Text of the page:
Millers hail Chinamasa

HARARE - The Grain Millers Association of Zimbabwe (Gmaz) has hailed Finance minister Patrick Chinamasa’s move to remove wheat flour from the Open General Import Licence (OGIL), saying it will help local companies grow.

In a statement released on Friday, Gmaz chairperson, Tafadzwa Musarara, said the development was going to stop the importation of wheat flour, which had rendered local players uncompetitive.

“Bakers who had already resorted to using 100 percent local wheat, notably Bakers Inn and Proton, have been able to obtain more than adequate local flour, produce high quality bread on the market at the same price with those bakers who had been importing flour,” Musarara said.

This comes as the number of local millers continue to shrink despite support measures availed by government to the sector, with the number having decreases from 368 in 2007 to 37 in 2016 on the back of competition from wheat flour imported from the region under bilateral trade arrangements.

The apex grain milling industry representative body also expects wheat contract support hactarage to grow in 2017, buoyed by the removal of what flour from the OGIL.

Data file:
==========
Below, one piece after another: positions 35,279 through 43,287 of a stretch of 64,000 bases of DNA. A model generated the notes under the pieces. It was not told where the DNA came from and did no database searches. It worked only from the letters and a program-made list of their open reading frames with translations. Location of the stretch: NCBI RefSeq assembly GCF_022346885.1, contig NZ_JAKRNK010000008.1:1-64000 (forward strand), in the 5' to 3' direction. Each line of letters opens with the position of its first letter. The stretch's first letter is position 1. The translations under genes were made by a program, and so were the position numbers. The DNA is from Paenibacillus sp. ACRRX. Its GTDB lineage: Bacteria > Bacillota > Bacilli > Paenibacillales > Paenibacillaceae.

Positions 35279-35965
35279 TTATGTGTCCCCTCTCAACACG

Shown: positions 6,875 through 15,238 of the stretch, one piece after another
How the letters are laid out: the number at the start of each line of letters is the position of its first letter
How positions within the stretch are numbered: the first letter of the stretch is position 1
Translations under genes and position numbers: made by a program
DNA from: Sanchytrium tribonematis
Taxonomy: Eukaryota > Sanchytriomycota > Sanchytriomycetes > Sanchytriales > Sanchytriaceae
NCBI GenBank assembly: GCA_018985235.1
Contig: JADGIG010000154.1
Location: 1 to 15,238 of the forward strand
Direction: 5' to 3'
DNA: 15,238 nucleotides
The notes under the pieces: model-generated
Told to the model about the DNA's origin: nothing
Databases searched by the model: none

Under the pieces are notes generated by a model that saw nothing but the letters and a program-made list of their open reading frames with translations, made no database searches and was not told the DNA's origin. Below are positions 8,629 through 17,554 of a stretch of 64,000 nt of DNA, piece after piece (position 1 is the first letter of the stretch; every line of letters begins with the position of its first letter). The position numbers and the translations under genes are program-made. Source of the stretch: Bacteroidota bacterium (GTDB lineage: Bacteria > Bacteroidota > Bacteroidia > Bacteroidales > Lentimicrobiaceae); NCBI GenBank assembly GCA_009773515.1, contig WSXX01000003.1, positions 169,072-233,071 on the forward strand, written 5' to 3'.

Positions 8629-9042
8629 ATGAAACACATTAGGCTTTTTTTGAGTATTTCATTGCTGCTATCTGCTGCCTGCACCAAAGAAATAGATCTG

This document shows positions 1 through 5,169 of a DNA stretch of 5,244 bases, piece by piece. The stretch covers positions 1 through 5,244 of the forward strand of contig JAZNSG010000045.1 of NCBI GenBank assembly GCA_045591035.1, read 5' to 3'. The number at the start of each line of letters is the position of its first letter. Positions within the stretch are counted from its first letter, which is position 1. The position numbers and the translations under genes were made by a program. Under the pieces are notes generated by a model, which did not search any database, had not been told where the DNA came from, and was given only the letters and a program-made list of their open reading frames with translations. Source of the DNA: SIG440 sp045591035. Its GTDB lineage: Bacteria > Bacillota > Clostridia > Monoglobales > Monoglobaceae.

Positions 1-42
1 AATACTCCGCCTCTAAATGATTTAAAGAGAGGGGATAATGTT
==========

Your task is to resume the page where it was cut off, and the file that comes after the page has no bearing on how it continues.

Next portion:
“Further, we welcome the proposed amendment on the preferential treatment granted to flour milled from countries that do not grow wheat but have a subsisting bilateral trade agreement with Zimbabwe.

“This will discourage wheat flour imports and save the local flour milling industry,” said Musarara.

Despite threats to the viability of the milling industry, the sector continues to receive new investment.

Blue Ribbon Foods has been revived by a new investor, which has increased the level of capacity utilisation and competition, resulting in prices of flour declining from $32 to $27 per 50 kg.

“Such investments need to be nurtured, in order to enhance value addition and linkages with the agro-processing and packaging industry.

“It is, thus, proposed to amend bilateral rules of origin on flour, to the effect that the preferential treatment is granted to flour milled from wheat grown in the country of export.

“It is, further, proposed that wheat flour be removed from the Open General Import Licence. The measures take effect from January 1, 2017,” Chinamasa said in his 2017 Budget presentation on Thursday.

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